EOR vs PEO: How Do They Differ?

Key Takeaways

1. ‘Employer of Record (EOR)’ and ‘Professional Employer Organization’ (PEO), as well as ‘Global PEO’ and ‘co-employment’, are all descriptive terms relating to outsourcing different aspects of your company’s HR, payroll and related functions and strategy.

2. These terms are sometimes used interchangeably and inconsistently, especially online. Be aware that they can also have different connotations and legal or tax implications in different countries. In the USA, PEO and co-employment are often synonymous, but in other parts of the world, PEO may simply be a short form of Global PEO.

3. In business conversations about outsourcing options, make sure that everyone involved is working with the same understanding of these terms and the services included before proceeding with scoping, costing etc..

4.Whether a PEO or EOR arrangement makes most sense depends on the individual business, country of operation, speed of growth, the presence of existing legal entities in countries of operation, and the preferences of company leaders.

EOR vs PEO: Which is best? While the terms ‘PEO’, ‘EOR’ and ‘co-employment’ are sometimes used interchangeably and inconsistently online, business and HR leaders must be clear on what they mean when they apply them, and certainly on what they expect from any partner organization providing an EOR, PEO or co-employment service.

Outsourcing elements of your company’s HR, payroll and related functions to an expert partner can make your business run more efficiently while allowing senior executives to focus more valuable time on core strategy and delivery. When you have new opportunities and growth overseas on your business horizon, PEO and/or EOR support may become even more attractive.

Where making the ‘EOR vs PEO’ decision, understanding relevant terminology is key to identifying the best service provider for your needs.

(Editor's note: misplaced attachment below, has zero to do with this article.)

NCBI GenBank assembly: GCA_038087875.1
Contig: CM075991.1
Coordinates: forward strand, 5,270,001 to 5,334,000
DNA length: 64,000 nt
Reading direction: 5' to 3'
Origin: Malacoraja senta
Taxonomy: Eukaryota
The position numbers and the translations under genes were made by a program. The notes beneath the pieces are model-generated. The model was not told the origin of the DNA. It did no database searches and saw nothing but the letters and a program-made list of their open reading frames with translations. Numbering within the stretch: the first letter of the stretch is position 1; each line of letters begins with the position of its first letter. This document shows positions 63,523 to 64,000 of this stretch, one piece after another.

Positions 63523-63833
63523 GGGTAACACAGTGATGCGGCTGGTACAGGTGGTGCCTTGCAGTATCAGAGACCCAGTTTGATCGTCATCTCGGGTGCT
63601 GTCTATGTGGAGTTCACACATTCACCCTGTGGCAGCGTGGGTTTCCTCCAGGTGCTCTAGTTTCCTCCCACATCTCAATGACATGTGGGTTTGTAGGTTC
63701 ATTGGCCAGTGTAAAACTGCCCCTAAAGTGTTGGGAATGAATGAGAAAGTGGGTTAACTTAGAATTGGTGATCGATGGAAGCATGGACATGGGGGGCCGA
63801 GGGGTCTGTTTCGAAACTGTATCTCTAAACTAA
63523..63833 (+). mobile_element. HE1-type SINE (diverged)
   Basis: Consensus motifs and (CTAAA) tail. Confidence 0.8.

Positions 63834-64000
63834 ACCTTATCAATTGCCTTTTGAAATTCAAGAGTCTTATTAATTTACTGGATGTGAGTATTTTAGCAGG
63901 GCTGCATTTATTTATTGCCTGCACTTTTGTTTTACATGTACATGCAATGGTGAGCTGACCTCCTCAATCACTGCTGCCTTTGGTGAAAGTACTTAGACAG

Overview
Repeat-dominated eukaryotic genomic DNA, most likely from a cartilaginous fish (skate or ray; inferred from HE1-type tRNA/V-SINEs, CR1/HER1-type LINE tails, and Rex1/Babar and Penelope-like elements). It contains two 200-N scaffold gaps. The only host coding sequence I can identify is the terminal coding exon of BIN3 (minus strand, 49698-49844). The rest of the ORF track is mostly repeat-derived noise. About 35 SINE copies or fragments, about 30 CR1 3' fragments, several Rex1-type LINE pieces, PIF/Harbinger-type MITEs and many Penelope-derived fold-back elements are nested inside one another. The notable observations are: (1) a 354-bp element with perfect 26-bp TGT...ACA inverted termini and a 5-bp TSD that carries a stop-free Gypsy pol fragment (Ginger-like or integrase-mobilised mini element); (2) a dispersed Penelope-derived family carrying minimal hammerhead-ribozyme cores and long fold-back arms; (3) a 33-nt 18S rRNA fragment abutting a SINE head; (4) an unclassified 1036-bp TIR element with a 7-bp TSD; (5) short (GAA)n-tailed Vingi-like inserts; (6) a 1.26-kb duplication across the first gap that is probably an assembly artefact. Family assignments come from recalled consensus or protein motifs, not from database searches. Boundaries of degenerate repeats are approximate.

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Definition of an EOR

The Employer of Record, or EOR, is the official, legal employer of staff. An EOR may be an organization or legal entity that workers work for directly, or it may be a PEO or umbrella company. Even where the EOR directly employs staff in legal terms, it might outsource HR, tax and payroll to a PEO or other third party.

In international operations where the PEO/third party role lies in supporting strategic global growth and expansion, these companies taking on the full EOR role may be referred to as Global PEOs or Global Employment Organizations (GEOs)

The precise legal definition of an EOR varies between countries, regions and industries, with different national governments having different requirements for employer and tax registration. Some common tasks that a Global PEO would take on as EOR for a client’s workforce include:

  • Interfacing with local authorities on behalf of international employees of the client company.
  • Providing a registered legal entity which can operate a fully compliant payroll for staff.
  • Ensuring all operations comply with local law and customs in the relevant country, including around HR issues such as notice periods, leave allowances and severance payments.
  • Dealing with all work permits and visa arrangements to ensure timely arrival of staff and issuing of necessary paperwork to allow them to begin working.

Definition of a PEO